There’s an ironic moment in “Game Change,” the new HBO adaptation of the best-selling book on the 2008 presidential election, which held its premiere screening at Harvard Kennedy School Thursday night.
“No news story lasts for longer than 48 hours anymore,” one of Republican nominee John McCain’s advisers tells vice presidential candidate Sarah Palin during an onslaught of negative coverage. News isn’t supposed to last, he assures her: “The news is meant to be entertainment.”
The punch line, of course, is that Palin — chosen by McCain’s strategists to provide the “game-changing” narrative twist the floundering campaign needed — would go on to dominate the headlines for much longer than a mere two days. In fact, if the Institute of Politics (IOP) event at the John F. Kennedy Jr. Forum was any indication, the drama of Palin’s meteoric rise to political prominence can still draw an enthusiastic, curious crowd.
Political journalists and “Game Change” authors Mark Halperin ’87 and John Heilemann, M.P.A. ’90, returned to Harvard to discuss the movie, which begins airing on HBO on March 10, in an event moderated by IOP Director Trey Grayson.
From the beginning, Heilemann said, the 2008 campaign seemed to beg for movie treatment, but he and Halperin didn’t know the first thing about writing a screenplay.
“We thought we’d try to get as far behind the curtain as we can to tell a really deeply human story,” said Heilemann, national political correspondent and columnist for New York magazine. From their months of reporting and hundreds of behind-the-scenes interviews, he and Halperin wanted to show how the candidates “experienced this campaign from behind their eyes, what they went through, how it changed them, how their strengths and weaknesses were brought to bear.”
The film amplifies the focus on big personalities by homing in on Palin, played by Julianne Moore, and to a lesser extent McCain (Ed Harris) and his adviser Steve Schmidt (Woody Harrelson). Moore — who underwent an uncanny physical transformation for the part — was a natural choice for the highly scrutinized role, said HBO Films President Len Amato, who appeared on the evening’s post-screening panel.
“We knew when we were creating this story, there’s going to be a scene where we have our actress watching Tina Fey [on ‘Saturday Night Live’] play Sarah Palin,” Amato said. “Once you realize you’re going to have a scene or two like that, the list of who could play that becomes very, very short. They have to be able to transcend that role, transcend that moment, and not take you out of the picture. Not a lot of people could do it, but Julianne Moore could.”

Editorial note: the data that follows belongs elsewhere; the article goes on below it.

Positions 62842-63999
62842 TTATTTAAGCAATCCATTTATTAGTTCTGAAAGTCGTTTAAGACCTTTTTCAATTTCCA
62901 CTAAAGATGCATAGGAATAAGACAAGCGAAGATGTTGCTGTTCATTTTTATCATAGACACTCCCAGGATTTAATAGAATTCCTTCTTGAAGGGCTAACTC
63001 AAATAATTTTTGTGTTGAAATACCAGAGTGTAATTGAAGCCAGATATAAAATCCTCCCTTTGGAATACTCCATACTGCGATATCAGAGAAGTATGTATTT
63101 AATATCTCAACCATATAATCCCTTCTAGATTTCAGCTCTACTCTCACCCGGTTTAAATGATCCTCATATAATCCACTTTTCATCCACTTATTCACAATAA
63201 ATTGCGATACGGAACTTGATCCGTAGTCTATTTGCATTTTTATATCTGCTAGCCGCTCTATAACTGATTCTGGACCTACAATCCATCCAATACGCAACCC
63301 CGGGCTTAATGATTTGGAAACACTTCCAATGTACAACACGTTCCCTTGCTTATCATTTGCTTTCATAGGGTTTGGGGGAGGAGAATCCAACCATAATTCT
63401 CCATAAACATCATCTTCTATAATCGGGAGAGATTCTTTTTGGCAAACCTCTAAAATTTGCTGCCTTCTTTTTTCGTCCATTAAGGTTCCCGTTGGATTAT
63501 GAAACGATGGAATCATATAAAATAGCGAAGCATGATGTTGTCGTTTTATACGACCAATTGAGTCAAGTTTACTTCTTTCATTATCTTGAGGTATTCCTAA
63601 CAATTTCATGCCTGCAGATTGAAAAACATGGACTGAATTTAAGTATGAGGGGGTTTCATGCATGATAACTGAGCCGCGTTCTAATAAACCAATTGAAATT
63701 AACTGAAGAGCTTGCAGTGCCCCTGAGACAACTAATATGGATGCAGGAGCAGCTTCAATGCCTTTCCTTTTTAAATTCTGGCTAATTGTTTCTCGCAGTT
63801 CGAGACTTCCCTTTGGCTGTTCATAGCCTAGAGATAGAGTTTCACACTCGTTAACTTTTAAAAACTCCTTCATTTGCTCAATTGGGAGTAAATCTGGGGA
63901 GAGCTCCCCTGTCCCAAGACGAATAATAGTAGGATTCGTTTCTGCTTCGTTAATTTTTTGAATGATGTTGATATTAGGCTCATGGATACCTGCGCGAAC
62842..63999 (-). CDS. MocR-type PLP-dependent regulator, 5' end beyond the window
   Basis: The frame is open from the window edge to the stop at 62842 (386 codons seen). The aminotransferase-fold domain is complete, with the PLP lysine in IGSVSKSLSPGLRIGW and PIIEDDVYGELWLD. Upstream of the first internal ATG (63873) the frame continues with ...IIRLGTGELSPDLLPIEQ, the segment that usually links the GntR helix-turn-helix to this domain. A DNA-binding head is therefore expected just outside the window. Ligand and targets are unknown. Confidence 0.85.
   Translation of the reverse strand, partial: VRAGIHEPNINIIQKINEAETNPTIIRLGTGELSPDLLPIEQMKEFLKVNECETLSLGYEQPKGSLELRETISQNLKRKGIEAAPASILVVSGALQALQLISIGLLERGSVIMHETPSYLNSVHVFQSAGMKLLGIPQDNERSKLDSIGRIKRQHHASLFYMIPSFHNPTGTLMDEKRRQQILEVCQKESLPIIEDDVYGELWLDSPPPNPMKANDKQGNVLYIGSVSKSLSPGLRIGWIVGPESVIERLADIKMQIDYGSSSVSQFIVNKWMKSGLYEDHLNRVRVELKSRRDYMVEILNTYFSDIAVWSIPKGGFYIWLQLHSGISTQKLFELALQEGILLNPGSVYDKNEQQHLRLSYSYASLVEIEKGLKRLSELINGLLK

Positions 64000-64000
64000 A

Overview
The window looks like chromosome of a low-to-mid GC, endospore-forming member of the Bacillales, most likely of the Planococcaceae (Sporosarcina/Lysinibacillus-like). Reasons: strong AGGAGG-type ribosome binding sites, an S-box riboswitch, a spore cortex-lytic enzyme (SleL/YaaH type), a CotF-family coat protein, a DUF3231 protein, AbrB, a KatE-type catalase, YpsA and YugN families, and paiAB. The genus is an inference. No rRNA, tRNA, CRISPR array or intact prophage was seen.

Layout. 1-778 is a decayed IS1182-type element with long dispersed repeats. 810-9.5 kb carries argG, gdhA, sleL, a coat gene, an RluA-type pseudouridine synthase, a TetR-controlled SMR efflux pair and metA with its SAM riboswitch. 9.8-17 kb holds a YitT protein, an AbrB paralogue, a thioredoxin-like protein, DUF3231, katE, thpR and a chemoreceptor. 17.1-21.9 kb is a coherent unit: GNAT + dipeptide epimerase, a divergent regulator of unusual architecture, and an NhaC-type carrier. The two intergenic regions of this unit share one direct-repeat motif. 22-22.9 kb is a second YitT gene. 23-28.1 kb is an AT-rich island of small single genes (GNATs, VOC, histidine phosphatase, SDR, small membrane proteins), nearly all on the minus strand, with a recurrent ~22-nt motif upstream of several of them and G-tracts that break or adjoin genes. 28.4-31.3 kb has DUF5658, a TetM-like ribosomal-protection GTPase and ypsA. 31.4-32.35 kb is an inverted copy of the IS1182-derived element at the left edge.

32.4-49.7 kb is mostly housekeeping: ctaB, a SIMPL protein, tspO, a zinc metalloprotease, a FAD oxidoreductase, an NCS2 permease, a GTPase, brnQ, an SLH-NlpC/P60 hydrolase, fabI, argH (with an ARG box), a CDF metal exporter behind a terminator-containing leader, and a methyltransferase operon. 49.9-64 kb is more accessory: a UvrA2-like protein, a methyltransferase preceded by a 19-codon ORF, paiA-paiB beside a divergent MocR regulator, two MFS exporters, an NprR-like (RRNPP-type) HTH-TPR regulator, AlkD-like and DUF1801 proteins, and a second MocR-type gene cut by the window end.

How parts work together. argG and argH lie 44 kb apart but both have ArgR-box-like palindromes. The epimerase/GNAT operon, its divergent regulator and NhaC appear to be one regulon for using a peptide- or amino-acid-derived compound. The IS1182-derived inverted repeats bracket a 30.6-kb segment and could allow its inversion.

The film’s depiction of Palin — as an essentially good, family-oriented woman who becomes slightly unhinged after being thrust into the national consciousness — has already drawn criticism from conservatives. But the authors stood behind the “reported fact” that informed their portrayal.
“There was not a single discussion that we were involved in in the making of this film … where bias or agenda came up at all,” said Halperin, editor-at-large and senior political analyst for Time magazine. “The book and the film are as balanced and accurate and fair a portrayal of Sarah Palin during those 60 days as anything that’s been done.”
The authors even expressed sympathy for Palin’s plight. By choosing Palin as his running mate at the last minute, McCain and his advisers “did not put her in the best position to succeed,” Heilemann said. McCain “spent from March to August vetting candidates he would never choose, and he ended up five days before having to make this choice.”
When critics called Palin unprepared to run, he said, they alluded not just to her relative lack of national or foreign policy credentials, but to the fact that she was woefully under-trained by McCain’s advisers on the ins and outs of presidential campaigning.
The importance of choosing a credible veep-to-be was the primary lesson of the 2008 election, Heilemann added.
“Pick someone who is ready to serve from day one if something should happen to you as president-elect, and someone who is perceived that way,” he said. “Every presidential nominee going forward should look at this as a case study in why it’s so important to choose someone who dispenses with that question right off the bat.”
Halperin offered his own advice, a lesson that could have been the theme of the film.
“Campaigns are chaotic,” Halperin said. “You’ll never have a campaign that works like clockwork, no matter how organized the campaign is, and therefore you must always have the human element in mind.”
It remains to be seen whether two other major narratives from the book — Democrat John Edwards’ political downfall and Barack Obama and Hillary Clinton’s showdown for the Democratic nomination — will be made into separate movies, Amato said.
But political junkies can take heart. Halperin and Heilemann assured the crowd that a book on the 2012 campaign was already under way.